This specification presents a huge opportunity for web developers to create applications once deemed only the domain of platform specific code, and I for one am very excited !

Microsoft wake up to smell the coffee

November 11, 2010

Another month, another confusing set of stories relating to Microsoft’s web framework Silverlight and the next generation mark-up language HTML5.

I wrote about the relationship previously, referring to Internet Explorer general manager Dean Hachamovitch’s suggestion that the future of the web is HTML5. More specifically, I questioned whether Microsoft’s support for HTML5 left Silverlight out in the cloud.

The answer for a few weeks, at least according to the team in Redmond, was at the centre of the next generation web. In a blog posting (see further reading, below), Microsoft’s director of product management for developer platforms Brad Becker stated that Microsoft remained committed to Silverlight – and that the framework extends the web by enabling scenarios that HTML does not cover.

That comment, in itself, was not surprising. HTML5 remains a work in progress, with developments on various platforms continuing to be developed. Silverlight, as Becker states in his own posting, is already installed on 600,000,000 desktops and devices.

But success is not just about numbers. Take the related area of mobile operating systems, where Symbian remains the leading mobile OS with about 40% of the market, according to analyst Gartner (see further reading).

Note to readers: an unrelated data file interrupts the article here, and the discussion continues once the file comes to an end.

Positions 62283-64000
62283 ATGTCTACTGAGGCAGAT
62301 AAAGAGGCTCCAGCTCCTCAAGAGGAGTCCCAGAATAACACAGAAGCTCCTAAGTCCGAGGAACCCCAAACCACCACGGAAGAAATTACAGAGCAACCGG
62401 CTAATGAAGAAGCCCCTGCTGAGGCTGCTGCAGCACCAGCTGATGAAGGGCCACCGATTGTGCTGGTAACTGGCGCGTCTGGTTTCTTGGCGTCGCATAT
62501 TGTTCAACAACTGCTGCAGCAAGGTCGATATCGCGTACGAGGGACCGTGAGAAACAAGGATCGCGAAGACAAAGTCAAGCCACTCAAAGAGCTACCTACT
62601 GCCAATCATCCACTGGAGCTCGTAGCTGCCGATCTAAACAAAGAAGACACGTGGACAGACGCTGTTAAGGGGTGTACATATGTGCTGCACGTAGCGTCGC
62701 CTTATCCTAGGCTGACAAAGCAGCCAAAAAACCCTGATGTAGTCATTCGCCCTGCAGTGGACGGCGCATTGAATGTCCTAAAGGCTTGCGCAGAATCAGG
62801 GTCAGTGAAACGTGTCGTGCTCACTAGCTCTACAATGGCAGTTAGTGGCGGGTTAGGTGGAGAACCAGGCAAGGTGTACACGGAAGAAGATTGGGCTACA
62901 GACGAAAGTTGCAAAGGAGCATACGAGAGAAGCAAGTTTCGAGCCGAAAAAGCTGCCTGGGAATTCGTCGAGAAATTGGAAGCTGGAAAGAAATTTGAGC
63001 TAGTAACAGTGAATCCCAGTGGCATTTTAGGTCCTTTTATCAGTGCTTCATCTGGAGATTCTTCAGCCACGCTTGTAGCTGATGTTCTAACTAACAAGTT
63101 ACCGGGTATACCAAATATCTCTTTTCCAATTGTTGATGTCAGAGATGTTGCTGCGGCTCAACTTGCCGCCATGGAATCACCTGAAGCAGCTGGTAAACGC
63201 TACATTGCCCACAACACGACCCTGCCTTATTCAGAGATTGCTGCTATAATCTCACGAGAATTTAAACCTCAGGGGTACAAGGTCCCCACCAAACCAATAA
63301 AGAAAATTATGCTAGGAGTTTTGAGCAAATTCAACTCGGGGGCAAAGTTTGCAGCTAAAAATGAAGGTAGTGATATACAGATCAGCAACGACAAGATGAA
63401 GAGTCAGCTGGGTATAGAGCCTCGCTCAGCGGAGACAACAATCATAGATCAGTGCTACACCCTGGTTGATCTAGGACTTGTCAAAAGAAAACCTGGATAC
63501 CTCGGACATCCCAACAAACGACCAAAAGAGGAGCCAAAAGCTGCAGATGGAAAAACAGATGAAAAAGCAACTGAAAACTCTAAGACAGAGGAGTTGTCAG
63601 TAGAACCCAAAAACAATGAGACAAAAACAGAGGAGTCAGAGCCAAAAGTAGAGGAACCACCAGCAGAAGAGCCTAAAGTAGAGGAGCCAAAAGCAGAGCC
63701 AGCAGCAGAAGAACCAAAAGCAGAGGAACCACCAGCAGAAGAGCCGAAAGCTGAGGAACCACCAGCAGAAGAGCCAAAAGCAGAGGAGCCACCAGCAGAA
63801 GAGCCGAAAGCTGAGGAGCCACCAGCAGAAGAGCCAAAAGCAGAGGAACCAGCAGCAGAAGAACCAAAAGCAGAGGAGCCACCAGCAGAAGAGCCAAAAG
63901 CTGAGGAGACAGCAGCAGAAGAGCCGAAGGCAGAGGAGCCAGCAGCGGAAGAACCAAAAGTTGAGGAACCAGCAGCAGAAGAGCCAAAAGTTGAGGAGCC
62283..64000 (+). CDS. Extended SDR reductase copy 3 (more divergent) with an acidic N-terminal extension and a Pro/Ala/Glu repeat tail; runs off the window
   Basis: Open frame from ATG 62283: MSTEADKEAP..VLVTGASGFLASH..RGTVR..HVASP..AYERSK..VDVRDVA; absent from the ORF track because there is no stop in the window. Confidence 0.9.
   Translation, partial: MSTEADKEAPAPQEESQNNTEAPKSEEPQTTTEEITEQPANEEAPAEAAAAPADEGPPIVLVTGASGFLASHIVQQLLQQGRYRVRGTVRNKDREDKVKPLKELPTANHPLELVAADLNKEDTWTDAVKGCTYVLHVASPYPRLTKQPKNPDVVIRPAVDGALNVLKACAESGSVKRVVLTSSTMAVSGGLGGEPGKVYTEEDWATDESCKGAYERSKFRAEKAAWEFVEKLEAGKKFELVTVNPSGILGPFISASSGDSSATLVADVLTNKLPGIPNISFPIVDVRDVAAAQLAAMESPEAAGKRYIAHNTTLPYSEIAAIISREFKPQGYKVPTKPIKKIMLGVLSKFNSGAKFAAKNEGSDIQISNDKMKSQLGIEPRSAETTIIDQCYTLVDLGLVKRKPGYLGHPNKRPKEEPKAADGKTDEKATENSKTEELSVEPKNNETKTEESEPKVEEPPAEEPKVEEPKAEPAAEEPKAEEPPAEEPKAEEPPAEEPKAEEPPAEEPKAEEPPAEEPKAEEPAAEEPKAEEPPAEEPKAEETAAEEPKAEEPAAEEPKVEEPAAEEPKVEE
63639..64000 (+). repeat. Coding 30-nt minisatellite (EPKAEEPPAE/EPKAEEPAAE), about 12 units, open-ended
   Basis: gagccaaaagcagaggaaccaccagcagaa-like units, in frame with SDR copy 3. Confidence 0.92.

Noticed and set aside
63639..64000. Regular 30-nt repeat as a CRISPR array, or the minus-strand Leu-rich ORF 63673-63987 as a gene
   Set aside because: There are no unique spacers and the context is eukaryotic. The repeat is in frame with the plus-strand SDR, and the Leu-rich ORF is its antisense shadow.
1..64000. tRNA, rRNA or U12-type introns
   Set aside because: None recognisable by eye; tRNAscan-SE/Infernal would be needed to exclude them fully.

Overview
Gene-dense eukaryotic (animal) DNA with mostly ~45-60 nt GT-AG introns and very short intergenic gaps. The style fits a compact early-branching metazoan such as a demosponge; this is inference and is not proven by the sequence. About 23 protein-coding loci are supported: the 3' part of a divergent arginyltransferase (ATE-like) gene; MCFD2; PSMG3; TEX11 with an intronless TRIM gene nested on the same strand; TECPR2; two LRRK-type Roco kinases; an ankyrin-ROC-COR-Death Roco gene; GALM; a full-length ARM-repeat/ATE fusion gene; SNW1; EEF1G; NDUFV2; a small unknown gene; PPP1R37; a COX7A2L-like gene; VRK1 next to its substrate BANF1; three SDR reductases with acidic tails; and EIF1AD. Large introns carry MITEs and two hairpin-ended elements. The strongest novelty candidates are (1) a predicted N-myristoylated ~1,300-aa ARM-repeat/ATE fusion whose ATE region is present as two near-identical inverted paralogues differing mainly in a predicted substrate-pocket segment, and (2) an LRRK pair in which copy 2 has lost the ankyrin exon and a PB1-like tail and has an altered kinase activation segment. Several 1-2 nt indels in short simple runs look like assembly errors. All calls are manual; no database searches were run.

Those figures, however, include the legacy of Nokia’s previous success. The smart phone market is leading to the ever-increasing growth – and inevitably the dominance – of Research in Motion, Apple and Android.

The same will be true in web development. Do not assume people will use a specific platform just because a provider has a ready-made user base. More to the point, Microsoft seems to be coming round to that way of thinking.

Bob Muglia, Microsoft’s head of servers and tools division, gave an interview at the company’s Professional Developers Conference and said that Silverlight was still “core” to Microsoft but the company was looking to other technologies to allow people to access online services (see further reading).

Muglia attempted to cool the situation in a blog posting (see further reading), suggesting his comment that the company’s Silverlight strategy had shifted was simply a comment on how the industry had changed. It was a suggestion that, rather then cool the situation, helped to add petrol to an already well-stoked fire.

Developers rounded on Muglia, posting comments on his blog which suggested they felt hurt and that Silverlight’s reputation had been left damaged: “The effort needed to restore our confidence in Silverlight is tantamount to unringing a bell,” suggested one poster.

HTML5 is a work in progress, but its progress is also startling. Non-believers – even at Microsoft’s Redmond HQ – are beginning to wake up and smell the coffee. Confusion reigns but sense, and HTML5, will win out in the end. Now somebody needs to pass the coffee cup to Adobe !

Further reading: